Three undocumented immigrants have taken sanctuary inside churches in the state of Arizona so far this year in a revival of a popular 1980s movement that tried to help undocumented immigrants fleeing from civil war in Central America. Advocates for immigration reform say that the movement is about to expand.
Activists are hoping that the sanctuary being granted to immigrants by churches ‒ where people are generally not arrested by immigration officials ‒ will become more common. The Reverend Noel Andersen, a coordinator on a nationwide grassroots level for the Church World Service, says that cities such as Denver, New York, Washington DC and Portland are starting to get organized in preparation for the possibility of churches giving sanctuary to more undocumented immigrants.
“I would say there’s close to 300 congregations out there throughout the country that are willing and ready to give sanctuary when needed,” Andersen believes. Although there is nothing stopping agents from arresting immigrants in churches under federal law, the government tends to try to avoid such practices. One such immigrant is 41-year-old Rosa Robles Loreto, an undocumented immigrant from Mexico, who is facing being deported following a traffic infraction several years ago.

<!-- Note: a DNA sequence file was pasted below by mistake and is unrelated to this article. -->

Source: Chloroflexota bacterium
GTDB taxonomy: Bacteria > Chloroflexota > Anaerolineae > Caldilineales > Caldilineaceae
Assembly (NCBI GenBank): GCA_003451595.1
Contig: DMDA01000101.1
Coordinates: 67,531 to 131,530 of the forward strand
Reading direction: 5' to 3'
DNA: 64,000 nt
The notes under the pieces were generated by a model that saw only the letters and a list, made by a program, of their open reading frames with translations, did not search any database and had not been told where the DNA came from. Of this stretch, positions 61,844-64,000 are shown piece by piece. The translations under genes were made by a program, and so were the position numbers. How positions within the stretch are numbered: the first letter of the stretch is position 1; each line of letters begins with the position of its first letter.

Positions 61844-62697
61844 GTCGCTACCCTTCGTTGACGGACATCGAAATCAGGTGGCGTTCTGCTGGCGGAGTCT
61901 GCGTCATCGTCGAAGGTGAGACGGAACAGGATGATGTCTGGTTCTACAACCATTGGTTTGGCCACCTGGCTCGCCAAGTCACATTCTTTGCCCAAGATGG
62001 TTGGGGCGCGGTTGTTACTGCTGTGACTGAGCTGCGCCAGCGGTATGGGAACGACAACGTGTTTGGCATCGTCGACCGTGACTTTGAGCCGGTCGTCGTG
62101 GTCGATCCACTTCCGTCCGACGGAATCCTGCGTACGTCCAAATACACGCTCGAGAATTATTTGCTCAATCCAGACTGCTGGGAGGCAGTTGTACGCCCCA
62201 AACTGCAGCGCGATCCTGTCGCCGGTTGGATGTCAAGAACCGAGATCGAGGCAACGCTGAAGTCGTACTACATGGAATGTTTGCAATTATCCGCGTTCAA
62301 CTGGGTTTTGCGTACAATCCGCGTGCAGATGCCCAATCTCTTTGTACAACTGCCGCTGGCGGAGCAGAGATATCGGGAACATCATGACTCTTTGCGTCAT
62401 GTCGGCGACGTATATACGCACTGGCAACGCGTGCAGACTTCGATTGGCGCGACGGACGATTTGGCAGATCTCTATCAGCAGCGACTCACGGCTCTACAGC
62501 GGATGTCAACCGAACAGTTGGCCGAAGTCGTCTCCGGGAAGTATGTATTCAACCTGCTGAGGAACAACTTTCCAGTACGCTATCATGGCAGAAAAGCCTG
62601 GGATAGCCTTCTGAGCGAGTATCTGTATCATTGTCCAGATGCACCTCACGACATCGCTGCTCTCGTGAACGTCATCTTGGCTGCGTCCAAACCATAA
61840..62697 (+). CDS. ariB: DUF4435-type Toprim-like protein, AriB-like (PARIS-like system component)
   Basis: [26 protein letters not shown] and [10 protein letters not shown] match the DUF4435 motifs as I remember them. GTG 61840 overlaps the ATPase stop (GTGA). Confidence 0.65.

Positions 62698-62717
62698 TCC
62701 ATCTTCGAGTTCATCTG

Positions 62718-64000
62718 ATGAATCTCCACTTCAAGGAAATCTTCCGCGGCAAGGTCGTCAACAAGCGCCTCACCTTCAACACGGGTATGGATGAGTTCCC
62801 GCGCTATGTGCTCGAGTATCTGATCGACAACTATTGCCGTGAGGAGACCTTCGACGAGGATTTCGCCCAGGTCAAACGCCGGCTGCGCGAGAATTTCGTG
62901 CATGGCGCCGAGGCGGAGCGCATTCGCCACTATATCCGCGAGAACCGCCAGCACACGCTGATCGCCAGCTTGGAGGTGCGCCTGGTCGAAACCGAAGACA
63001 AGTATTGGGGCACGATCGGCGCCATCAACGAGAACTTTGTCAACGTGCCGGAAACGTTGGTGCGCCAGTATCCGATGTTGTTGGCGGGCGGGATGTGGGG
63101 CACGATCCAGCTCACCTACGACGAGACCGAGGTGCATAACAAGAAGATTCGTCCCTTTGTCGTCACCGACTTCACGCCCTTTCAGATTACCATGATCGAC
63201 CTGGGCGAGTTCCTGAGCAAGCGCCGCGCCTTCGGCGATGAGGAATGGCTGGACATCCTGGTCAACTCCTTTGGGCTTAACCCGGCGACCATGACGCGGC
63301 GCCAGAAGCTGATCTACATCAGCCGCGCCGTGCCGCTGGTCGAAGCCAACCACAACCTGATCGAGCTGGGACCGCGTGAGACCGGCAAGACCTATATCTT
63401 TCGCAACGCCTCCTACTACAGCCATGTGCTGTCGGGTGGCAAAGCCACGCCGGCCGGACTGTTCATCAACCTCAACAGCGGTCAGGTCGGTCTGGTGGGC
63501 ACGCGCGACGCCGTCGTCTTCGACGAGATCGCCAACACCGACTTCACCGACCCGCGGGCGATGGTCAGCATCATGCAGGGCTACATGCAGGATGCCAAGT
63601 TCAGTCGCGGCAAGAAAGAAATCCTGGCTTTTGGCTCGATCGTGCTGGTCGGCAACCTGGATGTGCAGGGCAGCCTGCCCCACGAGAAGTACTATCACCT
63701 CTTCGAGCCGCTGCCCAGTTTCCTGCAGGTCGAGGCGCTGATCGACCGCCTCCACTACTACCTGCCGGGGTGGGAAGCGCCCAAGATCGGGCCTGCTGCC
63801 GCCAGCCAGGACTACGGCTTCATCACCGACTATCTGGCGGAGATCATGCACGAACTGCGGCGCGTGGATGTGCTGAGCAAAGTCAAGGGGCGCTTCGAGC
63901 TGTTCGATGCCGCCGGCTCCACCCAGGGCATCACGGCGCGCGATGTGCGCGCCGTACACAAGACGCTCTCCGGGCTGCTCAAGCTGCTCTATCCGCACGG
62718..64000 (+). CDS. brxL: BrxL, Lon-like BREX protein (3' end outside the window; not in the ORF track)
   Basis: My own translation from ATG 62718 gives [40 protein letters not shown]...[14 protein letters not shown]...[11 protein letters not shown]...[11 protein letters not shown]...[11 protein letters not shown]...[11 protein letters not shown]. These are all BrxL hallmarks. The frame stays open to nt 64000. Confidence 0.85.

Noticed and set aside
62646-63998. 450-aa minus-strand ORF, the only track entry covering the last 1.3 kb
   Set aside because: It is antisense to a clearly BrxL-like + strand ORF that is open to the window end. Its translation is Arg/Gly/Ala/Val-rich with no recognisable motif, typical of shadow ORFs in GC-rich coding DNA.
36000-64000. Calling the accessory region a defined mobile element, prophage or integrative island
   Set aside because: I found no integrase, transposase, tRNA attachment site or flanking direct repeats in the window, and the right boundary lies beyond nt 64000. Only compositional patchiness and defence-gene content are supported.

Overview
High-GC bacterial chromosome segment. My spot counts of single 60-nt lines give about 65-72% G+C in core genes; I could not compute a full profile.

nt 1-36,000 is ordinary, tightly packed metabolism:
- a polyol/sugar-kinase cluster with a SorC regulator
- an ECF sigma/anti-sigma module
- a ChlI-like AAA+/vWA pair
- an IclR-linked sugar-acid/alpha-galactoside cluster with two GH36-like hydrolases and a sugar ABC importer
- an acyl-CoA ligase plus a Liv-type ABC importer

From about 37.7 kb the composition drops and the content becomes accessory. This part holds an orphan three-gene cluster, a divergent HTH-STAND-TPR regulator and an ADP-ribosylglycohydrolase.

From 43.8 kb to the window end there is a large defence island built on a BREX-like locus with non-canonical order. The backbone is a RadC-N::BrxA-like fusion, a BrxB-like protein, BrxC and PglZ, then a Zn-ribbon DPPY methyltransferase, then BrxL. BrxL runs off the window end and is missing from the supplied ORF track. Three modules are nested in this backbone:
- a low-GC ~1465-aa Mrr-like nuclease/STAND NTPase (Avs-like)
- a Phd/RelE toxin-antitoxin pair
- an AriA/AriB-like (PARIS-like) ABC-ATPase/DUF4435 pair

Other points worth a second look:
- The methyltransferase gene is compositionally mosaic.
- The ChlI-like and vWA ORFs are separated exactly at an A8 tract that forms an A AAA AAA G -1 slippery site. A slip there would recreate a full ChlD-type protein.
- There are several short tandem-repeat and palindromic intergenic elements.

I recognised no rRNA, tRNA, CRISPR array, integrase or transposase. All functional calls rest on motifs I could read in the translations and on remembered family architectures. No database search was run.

Robles Loreto has two young sons who stay with her in the church over the weekends. “They’re perfect examples of the families that are being needlessly torn apart every single day,” says Reverend Alison J Harrington, the leader of the Southside Presbyterian Church. “We felt compelled by our faith to welcome them into our church and shelter them and to begin a campaign to get their orders of deportation removed.”